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Let’s Make Up

How many ways, exactly, can one game be a make-up date?

The obvious: the Mets and Yankees reported for duty in the Bronx to complete the July half of this year’s Subway Series, which had been erased by rain. Despite an extremely wet morning in New York and a brief in-game squall, the second try proceeded uninterrupted, under humid but relatively cool conditions.

ESPN was also in make-up mode, sending Keith Olbermann out to do play by play alongside Tim Kurkjian and Eduardo Perez [1]. My first reaction wasn’t exactly positive, as Olbermann’s initial comparisons of the two franchises came across as smug and shallow. Which was odd: while there are plenty of people who think Olbermann’s smug (note from management: this is not the forum for your takes on his politics), even his detractors would admit his knowledge of baseball is deep enough to require an armored submersible. But another inning or two seemed to steady Olbermann’s nerves, Kurkjian found a groove playing sounding board for him, and I got used to an unconventional booth handling a game in an unconventional fashion.

And once I did … I kinda liked it. Not in an “I’d like to hear this every day” way, but as an occasional change of pace — it was more in the vein of a sudden yen for Sicilian pizza instead of the traditional. The biggest thing was that the booth essentially dispensed with play by play, instead using the game as raw material for a freewheeling baseball conversation. It was different, but it made me realize that a steady drumbeat of play by play isn’t all that necessary.

A lot’s changed since that became the model. The game’s right there in front of us, as always, but increasingly it’s in HD and on sets the size of a prize calf. Meanwhile, the score bug is constantly updating the situation — ESPN’s foie-gras goose version even kept us informed about the teams’ places in the standings and divisional affiliations. (Why, exactly? It’s not like I’m going to come back from the john to discover the Mets have been placed in the AL Central.)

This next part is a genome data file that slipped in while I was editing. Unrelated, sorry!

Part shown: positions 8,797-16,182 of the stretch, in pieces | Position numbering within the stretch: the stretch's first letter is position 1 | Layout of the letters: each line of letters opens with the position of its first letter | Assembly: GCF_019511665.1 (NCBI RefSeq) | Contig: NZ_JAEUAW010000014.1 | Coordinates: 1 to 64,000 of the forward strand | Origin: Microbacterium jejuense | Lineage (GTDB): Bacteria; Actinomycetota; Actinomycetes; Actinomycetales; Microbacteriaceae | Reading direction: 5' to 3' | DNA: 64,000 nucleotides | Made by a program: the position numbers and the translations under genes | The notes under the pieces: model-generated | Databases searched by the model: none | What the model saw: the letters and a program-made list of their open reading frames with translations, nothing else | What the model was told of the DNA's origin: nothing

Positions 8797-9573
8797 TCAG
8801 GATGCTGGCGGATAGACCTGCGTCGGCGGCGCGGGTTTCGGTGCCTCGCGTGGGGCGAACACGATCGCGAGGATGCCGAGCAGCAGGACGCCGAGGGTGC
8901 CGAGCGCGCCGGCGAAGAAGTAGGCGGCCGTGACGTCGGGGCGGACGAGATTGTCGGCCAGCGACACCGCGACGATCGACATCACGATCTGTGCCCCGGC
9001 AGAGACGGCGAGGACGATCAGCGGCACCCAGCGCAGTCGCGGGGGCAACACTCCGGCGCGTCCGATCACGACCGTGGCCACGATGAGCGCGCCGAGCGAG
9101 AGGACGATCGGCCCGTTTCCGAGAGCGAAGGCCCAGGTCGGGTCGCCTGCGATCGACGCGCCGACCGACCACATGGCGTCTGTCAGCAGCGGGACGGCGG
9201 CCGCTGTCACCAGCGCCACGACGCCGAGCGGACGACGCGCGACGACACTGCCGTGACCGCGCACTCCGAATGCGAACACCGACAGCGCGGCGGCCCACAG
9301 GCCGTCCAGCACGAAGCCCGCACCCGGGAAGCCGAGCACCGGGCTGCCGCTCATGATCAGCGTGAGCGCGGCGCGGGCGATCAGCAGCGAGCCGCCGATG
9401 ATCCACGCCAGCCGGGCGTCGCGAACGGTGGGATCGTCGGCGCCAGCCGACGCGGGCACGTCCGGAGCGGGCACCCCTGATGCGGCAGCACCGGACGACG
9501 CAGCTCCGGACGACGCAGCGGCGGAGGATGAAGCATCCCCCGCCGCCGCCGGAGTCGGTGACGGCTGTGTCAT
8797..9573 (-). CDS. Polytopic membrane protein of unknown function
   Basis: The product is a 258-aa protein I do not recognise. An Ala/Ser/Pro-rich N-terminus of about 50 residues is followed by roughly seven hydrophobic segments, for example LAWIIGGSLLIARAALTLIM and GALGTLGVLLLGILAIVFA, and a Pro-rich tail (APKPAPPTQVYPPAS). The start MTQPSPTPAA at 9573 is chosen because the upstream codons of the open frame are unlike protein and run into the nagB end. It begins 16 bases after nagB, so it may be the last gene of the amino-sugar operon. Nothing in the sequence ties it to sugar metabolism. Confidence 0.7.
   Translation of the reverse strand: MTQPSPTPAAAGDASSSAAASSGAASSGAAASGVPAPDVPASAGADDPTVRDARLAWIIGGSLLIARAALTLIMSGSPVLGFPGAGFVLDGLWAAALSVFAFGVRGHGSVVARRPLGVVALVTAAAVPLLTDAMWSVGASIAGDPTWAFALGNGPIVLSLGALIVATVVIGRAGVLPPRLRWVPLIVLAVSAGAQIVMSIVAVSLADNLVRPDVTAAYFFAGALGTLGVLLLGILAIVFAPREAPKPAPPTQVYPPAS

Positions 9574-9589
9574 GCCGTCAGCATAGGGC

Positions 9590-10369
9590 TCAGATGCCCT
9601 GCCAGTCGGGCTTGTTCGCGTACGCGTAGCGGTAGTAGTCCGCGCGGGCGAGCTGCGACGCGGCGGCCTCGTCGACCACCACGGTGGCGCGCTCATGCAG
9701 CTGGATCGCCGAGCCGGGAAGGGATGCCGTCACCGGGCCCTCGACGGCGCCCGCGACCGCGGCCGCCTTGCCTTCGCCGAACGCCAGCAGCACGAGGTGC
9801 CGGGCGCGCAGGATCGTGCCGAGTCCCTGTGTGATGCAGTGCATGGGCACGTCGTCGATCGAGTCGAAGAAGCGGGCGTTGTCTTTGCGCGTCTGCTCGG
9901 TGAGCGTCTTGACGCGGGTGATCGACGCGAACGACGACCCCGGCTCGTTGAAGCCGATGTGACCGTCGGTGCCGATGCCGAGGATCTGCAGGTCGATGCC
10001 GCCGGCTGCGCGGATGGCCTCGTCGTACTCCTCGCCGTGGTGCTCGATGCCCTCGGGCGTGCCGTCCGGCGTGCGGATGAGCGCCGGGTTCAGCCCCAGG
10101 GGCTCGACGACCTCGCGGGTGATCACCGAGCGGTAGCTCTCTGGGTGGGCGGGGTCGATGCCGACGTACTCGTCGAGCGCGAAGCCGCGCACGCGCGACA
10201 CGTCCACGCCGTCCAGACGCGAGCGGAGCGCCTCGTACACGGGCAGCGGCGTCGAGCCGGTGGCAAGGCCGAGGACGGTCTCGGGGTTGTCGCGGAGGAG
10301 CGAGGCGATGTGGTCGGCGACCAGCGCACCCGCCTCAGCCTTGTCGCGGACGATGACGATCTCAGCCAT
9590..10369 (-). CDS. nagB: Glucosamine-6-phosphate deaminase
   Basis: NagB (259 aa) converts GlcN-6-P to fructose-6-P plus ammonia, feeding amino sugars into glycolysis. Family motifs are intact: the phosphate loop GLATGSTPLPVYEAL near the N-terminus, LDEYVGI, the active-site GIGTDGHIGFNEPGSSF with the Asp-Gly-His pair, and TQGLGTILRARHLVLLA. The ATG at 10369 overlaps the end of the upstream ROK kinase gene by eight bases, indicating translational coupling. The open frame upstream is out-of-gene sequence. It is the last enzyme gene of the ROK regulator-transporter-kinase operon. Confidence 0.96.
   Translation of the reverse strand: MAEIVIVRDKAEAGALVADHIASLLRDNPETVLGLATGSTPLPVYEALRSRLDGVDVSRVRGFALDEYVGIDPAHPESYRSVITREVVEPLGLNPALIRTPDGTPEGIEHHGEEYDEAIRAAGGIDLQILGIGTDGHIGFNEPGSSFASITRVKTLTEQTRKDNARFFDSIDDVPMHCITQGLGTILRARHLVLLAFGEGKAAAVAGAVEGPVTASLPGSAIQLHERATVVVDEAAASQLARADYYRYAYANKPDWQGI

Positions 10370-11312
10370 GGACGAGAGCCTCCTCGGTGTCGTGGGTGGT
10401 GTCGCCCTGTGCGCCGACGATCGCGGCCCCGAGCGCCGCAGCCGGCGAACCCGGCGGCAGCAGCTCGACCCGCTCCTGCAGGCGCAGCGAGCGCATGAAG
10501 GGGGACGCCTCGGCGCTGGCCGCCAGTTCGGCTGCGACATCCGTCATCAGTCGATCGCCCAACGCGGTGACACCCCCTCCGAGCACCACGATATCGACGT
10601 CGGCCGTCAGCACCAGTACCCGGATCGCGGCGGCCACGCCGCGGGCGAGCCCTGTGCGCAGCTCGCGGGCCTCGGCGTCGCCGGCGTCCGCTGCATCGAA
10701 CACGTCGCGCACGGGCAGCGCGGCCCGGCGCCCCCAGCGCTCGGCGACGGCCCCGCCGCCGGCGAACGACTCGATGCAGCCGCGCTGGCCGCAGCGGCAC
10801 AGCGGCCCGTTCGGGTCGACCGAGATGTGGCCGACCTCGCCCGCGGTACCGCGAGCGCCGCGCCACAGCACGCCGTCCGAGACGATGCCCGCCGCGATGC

With all that, I don’t need to be informed that a given pitch was a strike, let alone that the guy scooting around first and then heading back to it just hit a single. I’m not advocating a switch to this format — certainly not over the privilege of getting to hear Gary Cohen — but it worked a lot better than I would have guessed.

The Mets were in make-up mode too, smacking apology homers out of Yankee Stadium all night long as if to show Jacob deGrom [2] that they are, in fact, a major-league baseball team capable of scoring runs when he starts. (For the record, I bet every homer except Jose Bautista [3]‘s would have gone out of Citi Field.) Oh, they feinted at wrecking things with their usual bad habits: Jeff McNeil [4] extended an inning by sailing the back end of a double play over Wilmer Flores [5]‘s head after a hard but clean slide by Brett Gardner [6]; Flores got away with an extemporaneous glove flip to deGrom; and Seth Lugo [7]‘s appearance was more exacerbation than relief. But every time the Yankees tried to draw within biting range the Mets answered with the least Metsian retort of all: more runs [8].

And, as always, deGrom was the star attraction. He turned in his 21st straight start allowing three runs or less, which is getting into 1985 Dwight Gooden [9] territory, and that’s sanctified ground. And while he didn’t look quite himself in the early going, he sure did by the end — in the late innings the Yankees were frankly helpless, perpetually off-balance while trying to contend with high fastballs, sharply spun curves and a slider that veered away from bats as if deGrom had pulled off some similar-magnetic-polarity trick. The last batter he faced was Austin Romine [10], and what deGrom did to him ought to be illegal: despite being north of 100 pitches, he froze Romine with a high fastball, just missed hitting the inside corner at the knee with another one, got him to foul off a change-up on the hands, and then threw a slider that swerved away and dirtward. Romine had no chance; no one would have.

Olbermann and Kurkjian had fun bantering about Cy Young candidates and wins; while they did, deGrom was out there as Exhibit A, making his case in impressive and emphatic fashion. And I didn’t need a steady stream of narration to assess the evidence.